Meme But Not Forgotten: RIP to the Glorious Animals of Our Digital Past
From the Gabs the Dog to Cecil the Lion and More
With angel wings Photoshopped in place by bored teenagers and students, Internet images prove that it is possible for the life of a beloved animal to extend well beyond its short, earthly years. When a pet becomes a meme, it becomes something bigger, and that something can never die. The same has happened for a number of meme animals whose lives we remember today. Gone but never forgotten.
Gabs the Dog
Gabe the Dog was an Eskimo-Pomeranian with a voice. Gabe rose to fame thanks to his distinctive bark, or “bork,” which YouTubers remixed to the tunes of popular songs, such as Toto’s “Africa” or Queen’s “Don’t Stop Me Now.” His owner Jesse Hamel remembers him:
We first got Gabe in January 2012. My mom had gone to the local animal rescue center (D’Arcy’s ARC) because she wanted to walk dogs. Turns out Gabe had just gone up for adoption, and they were an instant match, so she ended up bringing him home that same day! Gabe was very peculiar. He had anxiety and separation issues, and in some ways was more cat-like than dog-like. He was very antisocial for the first couple of years, only tolerating the company of our family, but he gradually softened up and learned to love attention from others. He could be moody at times, but often did enjoy playing or getting belly rubs. He was happiest with all of our family around him, especially when we had our attention on him!
I had been making stuff on YouTube with a bunch of my friends for years, and it was mostly a very insular community—I only ever made stuff to amuse myself and my group of friends. When I started uploading clips of Gabe to my channel, my friends and I all started remixing the barks into various songs. Some of them got pretty popular and before long I had a much bigger audience than I knew what to do with. I started uploading stuff more frequently, and things really took off when I started the Facebook page. I’m currently looking at my YouTube silver play button I received for breaking 100,000 subscribers and I still can’t really believe it.
I think Gabe will always live on through the memes. I’m so proud of what we created—so many people used their creativity to make amazing stuff using Gabe’s likeness and distinctive bark, and I think that creativity is what made him unique. To me, though, all of the internet stuff was secondary. He was just my weird little dog and I loved him. I’ll remember his quirks, his weird bark, his soft puffy fur, and his personality—how he overcame his anxieties and learned to fit in with a family. I’m glad we gave him love and comfort, even for a short while. Everyone deserves that.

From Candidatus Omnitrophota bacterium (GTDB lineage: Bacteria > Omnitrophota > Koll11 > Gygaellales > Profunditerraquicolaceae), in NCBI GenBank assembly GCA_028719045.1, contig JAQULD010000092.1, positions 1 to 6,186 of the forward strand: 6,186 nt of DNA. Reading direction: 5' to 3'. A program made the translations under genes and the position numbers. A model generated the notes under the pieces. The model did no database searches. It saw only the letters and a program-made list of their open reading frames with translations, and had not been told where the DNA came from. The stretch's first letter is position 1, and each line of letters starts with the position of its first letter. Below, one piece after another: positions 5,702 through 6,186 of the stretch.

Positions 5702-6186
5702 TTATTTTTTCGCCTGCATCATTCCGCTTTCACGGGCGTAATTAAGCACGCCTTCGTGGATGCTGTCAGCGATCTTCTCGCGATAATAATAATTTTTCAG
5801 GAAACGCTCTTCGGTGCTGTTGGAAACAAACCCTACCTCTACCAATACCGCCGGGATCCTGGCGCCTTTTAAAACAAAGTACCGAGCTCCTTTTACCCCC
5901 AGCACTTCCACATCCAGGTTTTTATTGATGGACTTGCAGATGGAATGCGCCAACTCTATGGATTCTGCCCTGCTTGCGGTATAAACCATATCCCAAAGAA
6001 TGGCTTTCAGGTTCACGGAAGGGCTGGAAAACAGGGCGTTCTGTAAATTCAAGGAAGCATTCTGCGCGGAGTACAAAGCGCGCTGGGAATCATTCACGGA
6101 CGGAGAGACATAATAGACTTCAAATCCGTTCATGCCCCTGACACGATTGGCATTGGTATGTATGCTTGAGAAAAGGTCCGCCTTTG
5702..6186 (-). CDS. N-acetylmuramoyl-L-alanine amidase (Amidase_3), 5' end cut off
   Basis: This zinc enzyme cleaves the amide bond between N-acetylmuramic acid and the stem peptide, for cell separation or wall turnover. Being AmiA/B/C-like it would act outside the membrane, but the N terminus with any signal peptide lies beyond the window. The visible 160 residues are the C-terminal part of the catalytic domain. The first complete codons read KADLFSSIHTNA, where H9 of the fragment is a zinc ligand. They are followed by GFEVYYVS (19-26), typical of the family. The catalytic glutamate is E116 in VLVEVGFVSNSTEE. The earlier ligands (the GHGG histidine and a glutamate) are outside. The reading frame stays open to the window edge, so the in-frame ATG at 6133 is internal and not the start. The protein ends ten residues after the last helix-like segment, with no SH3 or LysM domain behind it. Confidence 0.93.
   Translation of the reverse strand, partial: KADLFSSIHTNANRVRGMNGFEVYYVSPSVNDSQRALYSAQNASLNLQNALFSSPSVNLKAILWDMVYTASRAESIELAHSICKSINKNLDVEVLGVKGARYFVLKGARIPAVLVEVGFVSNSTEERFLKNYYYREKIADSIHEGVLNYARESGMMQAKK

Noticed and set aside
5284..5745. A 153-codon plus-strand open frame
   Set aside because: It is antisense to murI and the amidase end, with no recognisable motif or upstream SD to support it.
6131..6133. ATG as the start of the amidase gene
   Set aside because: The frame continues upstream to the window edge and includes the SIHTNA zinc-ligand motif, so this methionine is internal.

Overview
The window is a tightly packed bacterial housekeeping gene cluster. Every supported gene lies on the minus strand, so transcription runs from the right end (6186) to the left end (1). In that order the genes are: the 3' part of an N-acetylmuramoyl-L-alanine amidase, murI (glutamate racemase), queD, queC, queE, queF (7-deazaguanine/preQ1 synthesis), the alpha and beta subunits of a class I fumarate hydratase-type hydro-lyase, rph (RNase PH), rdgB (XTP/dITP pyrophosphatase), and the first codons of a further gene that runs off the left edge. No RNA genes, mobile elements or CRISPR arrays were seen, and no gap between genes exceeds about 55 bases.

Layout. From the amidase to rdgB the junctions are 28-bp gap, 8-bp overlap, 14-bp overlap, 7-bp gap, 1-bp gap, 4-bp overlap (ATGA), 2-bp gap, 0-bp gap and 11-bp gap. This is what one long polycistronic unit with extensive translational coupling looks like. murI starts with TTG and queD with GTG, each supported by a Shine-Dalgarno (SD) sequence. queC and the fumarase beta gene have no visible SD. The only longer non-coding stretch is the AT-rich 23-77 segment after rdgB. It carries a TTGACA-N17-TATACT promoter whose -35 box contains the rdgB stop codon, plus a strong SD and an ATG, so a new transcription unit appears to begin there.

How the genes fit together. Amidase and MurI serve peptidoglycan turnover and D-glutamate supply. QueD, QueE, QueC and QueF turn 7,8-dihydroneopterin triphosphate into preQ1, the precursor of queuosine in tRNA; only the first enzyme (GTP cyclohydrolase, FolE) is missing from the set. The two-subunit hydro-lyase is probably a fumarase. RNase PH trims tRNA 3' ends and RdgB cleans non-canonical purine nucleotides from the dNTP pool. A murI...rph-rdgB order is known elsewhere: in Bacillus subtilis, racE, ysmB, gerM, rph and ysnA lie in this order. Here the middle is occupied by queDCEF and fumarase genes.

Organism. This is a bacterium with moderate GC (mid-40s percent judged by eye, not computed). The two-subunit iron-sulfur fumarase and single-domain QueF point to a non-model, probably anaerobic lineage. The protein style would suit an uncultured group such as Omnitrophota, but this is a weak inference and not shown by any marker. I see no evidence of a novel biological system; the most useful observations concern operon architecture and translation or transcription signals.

(Died once in 1987, then again in 2018)
Keyboard Cat, real name Fatso, belonged to film-maker Charlie Schmidt, who filmed the original grainy clip of his cat playing an electric keyboard in 1984. Fatso sadly passed away in 1987, but was replaced by Bento, a similar ginger cat who took up the keyboard in 2007, sort of like when they changed the actor who played Aunt Viv in The Fresh Prince and hoped none of us would notice.
*The cat pictured is Boots, not Fatso, who hopes one day to be as good on the keyboard as Fatso.
The ‘Hello? Yes, this is Dog’ dog
This dog, from a Serbian movie that came out in 1984, was popularized in the form of a screen grab of the mutt looking startled with a telephone against his ear. It proved pretty hard to track down the dog from a Serbian film from the 1980s. Surely dead, right? It would be the oldest dog in the world if it was still alive. Knowing my luck, he or she will be alive and will end up reading this book and I’ll get a “Hello, yes, this is the oldest dog in the world” email out of the blue.
Cecil the Lion
Cecil was a beloved lion who was found murdered and decapitated on the outskirts of Hwange National Park in Zimbabwe. Public outpourings of grief were fierce, and it wasn’t long before the hunter who killed him was named as Walter James Palmer, a dentist from Minnesota.
As was the case with Harambe, sincerity and sadness soon became irony and hyperbole, as meme-makers rinsed an over-sentimental public for suddenly caring about a lion they’d never heard of a week before. By the time of Harambe’s death, weird Twitter users were mocking up images of Cecil the Lion battling the gorilla in animal heaven. Classy guys.
Excerpted from The Memeing of Life by Kind Studio Copyright © 2019 by Kind Studio. Excerpted by permission of Laurence King Publishing Ltd. All rights reserved. No part of this excerpt may be reproduced or reprinted without permission in writing from the publisher.